Biodiversity Net Gain: a policy that must be changed to avoid penalising responsible farmers

Biodiversity Net Gain: a policy that must be changed to avoid penalising responsible farmers

Policy Bias: When the rules work against the sustainable food sector

Biodiversity Net Gain: a policy that must be changed to avoid penalising responsible farmers

By Honor May Eldridge

22nd September 2021

The Environment Bill has been slowly working its way through Parliament. Despite delays, once it becomes law, it will usher in a new planning requirement, known as Biodiversity Net Gain (BNG). The intended goal of BNG will be to protect and restore biodiversity while allowing development across the UK to address the housing crisis.


BNG relies on the concept of ‘additionality’ and will require a 10% increase in biodiversity after development, compared to the ‘baseline’ (i.e. the level of biodiversity at the start of the project). That would mean that a planning application would only be approved if the ‘biodiversity value’ of the finished development was greater than the ‘pre-development biodiversity value’ by at least 10%. In the past, the standard was ‘no new loss’ but the Government wants to be bolder in order to deliver the Government’s promise to be ‘the first generation to leave that environment in a better state than we found it and pass on to the next generation a natural environment protected and enhanced for the future’.

Government recognises that it might not be realistic to deliver the BNG on site, and so gives developers the option to purchase ‘Biodiversity Credits’, as opposed to delivering it themselves. Consequently, there is a key role for farmers to play in delivering Biodiversity Credits. A farmer would be able to register a parcel of their land into the scheme, sell that credit to one developer, and commit to delivering the 10% gain across a 30 year period.

Challenges of biodiversity metrics

A major hurdle is measuring the baseline to demonstrate the 10% gain. To do this, Defra has developed Biodiversity Metric 3.0. Already, civil society groups have criticised the Metric 3.0 for failing to understand the complexity of biodiversity and how ecosystems function across landscape. For example, farmers might struggle to record the species that move through their holding and aren’t always present, such as barn owls that have greater territory than one field. Similarly, a lay person might struggle to accurately identify (or even capture) the smallest examples of biodiversity, such as invertebrates, that might require special equipment, such as a microscope, to be seen.

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Land sparing vision

In part reflecting wider Government thinking, the proposed Biodiversity Credits reflect an inclination towards a ‘land-sparing’ approach that sees some land designated purely for “nature” and other areas designated for food production with the goal of maximising yield. The suggestion seems to be that the packets of land assigned to BNG will function solely for biodiversity. This could lead to a situation where rewilding projects occupy designated areas of land, with ‘sustainable intensification’ on other areas of the holding that focus on food production. This creates concern. The land-sparing vision tends to take a siloed approach, and trades off benefits in one place against losses elsewhere. It fails to recognise that biodiversity cannot thrive in islands of good practice since maintaining healthy gene pools requires species to travel across landscapes.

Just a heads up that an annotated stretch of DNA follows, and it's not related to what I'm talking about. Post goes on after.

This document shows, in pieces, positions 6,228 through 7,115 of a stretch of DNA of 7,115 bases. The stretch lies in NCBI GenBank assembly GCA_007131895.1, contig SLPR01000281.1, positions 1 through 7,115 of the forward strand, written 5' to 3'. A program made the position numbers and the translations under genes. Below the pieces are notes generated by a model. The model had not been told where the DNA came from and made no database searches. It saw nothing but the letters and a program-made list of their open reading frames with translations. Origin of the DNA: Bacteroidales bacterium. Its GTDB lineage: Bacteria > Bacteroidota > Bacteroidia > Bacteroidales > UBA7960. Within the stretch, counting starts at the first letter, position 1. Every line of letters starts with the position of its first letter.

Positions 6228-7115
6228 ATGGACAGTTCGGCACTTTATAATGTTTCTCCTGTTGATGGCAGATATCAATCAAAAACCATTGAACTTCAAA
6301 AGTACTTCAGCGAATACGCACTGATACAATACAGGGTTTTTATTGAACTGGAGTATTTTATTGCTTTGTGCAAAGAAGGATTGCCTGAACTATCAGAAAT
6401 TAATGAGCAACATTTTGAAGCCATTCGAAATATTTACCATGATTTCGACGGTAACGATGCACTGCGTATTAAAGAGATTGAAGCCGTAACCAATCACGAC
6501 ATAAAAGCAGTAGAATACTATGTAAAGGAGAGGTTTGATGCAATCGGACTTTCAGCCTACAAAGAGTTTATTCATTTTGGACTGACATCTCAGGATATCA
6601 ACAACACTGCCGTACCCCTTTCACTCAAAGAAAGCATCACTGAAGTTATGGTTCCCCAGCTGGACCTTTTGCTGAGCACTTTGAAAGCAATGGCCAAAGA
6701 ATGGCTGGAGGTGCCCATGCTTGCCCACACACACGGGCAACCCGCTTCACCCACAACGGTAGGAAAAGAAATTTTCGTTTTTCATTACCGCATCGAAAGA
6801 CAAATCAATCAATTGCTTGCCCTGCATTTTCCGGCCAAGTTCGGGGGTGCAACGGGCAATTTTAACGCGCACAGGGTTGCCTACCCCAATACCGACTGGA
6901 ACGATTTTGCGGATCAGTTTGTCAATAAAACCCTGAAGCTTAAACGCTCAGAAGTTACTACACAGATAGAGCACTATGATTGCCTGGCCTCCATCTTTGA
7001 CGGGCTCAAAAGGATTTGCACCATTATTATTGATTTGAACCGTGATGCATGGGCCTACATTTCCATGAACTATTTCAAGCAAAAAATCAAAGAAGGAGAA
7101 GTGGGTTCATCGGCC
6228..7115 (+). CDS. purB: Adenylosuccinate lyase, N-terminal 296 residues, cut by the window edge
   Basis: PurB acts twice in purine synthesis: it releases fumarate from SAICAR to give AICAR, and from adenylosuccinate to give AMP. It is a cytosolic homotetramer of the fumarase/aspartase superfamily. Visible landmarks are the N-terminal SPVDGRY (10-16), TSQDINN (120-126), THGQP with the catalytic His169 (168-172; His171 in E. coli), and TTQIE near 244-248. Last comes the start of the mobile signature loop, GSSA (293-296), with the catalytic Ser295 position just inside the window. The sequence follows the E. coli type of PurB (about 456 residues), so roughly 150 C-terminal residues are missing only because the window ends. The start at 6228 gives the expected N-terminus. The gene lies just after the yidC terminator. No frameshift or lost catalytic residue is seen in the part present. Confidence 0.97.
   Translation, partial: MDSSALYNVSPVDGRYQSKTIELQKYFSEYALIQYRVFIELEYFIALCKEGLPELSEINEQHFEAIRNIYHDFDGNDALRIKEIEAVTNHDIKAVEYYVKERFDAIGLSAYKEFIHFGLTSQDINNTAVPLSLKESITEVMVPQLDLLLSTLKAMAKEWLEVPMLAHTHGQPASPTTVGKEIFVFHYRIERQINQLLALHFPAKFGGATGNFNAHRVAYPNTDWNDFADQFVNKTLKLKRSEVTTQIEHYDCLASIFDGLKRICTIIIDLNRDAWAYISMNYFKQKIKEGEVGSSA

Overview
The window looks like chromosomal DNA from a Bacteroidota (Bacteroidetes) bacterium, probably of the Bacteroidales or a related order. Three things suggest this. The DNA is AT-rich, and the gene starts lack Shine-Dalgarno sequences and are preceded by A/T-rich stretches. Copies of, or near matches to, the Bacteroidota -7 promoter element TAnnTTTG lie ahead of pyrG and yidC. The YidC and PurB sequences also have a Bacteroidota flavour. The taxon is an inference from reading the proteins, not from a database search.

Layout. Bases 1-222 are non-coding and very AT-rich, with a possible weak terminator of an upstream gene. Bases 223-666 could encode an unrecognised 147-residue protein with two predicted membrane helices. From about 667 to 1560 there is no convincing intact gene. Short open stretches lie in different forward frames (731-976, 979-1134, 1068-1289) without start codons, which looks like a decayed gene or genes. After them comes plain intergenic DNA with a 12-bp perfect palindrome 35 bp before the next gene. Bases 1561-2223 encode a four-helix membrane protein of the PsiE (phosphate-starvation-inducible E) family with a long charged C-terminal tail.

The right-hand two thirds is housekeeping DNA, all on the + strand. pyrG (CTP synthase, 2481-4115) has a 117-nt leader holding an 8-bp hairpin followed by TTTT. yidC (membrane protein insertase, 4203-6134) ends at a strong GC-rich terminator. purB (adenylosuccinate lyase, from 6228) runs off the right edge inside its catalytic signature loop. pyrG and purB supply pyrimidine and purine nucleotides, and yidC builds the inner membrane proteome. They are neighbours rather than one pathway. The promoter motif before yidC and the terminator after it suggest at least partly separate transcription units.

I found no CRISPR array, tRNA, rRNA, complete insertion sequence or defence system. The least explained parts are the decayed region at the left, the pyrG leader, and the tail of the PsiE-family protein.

Policy bias

Moreover, BNG will reward farmers who have historically managed their land in an environmentally damaging way, to the detriment of those who have acted as stewards of the land. If you have managed your land in an intensive manner for years, with routine applications of pesticides and herbicides, your biodiversity baseline might be very low. In which case, you would be able to deliver substantial biodiversity gains. However, if you have been managing your farm sustainably for years to benefit nature, your biodiversity baseline might already be fairly high, meaning that you might not be able to increase your biodiversity substantially enough to qualify for a BNG scheme. This creates perverse incentives where those who have been polluting the environment for years will now have access to funding to reverse the damage they caused.

Both the land-sparing vision and the perverse incentives are examples of a policy bias against sustainability, a concept that the Food Research Collaboration has continued to highlight. Farmers who have been mindful of their environmental responsibilities and have been working to protect nature will find themselves disadvantaged by the BNG policy. The Government needs to consider how to correct this issue before the introduction of BNG, in order to avoid rewarding those who created the problem in the first place.

Honor May Eldridge is a Food Systems Consultant. She is currently working for Plantlife, emphasising grasslands’ climate potential, and with CLEAR to advocate for mandatory method-of-production labelling. She regularly contributes to the Sustainable Food Trust’s Digest, having worked as their Head of Policy. Previously, she also worked for the Soil Association and the Center for Food Safety.

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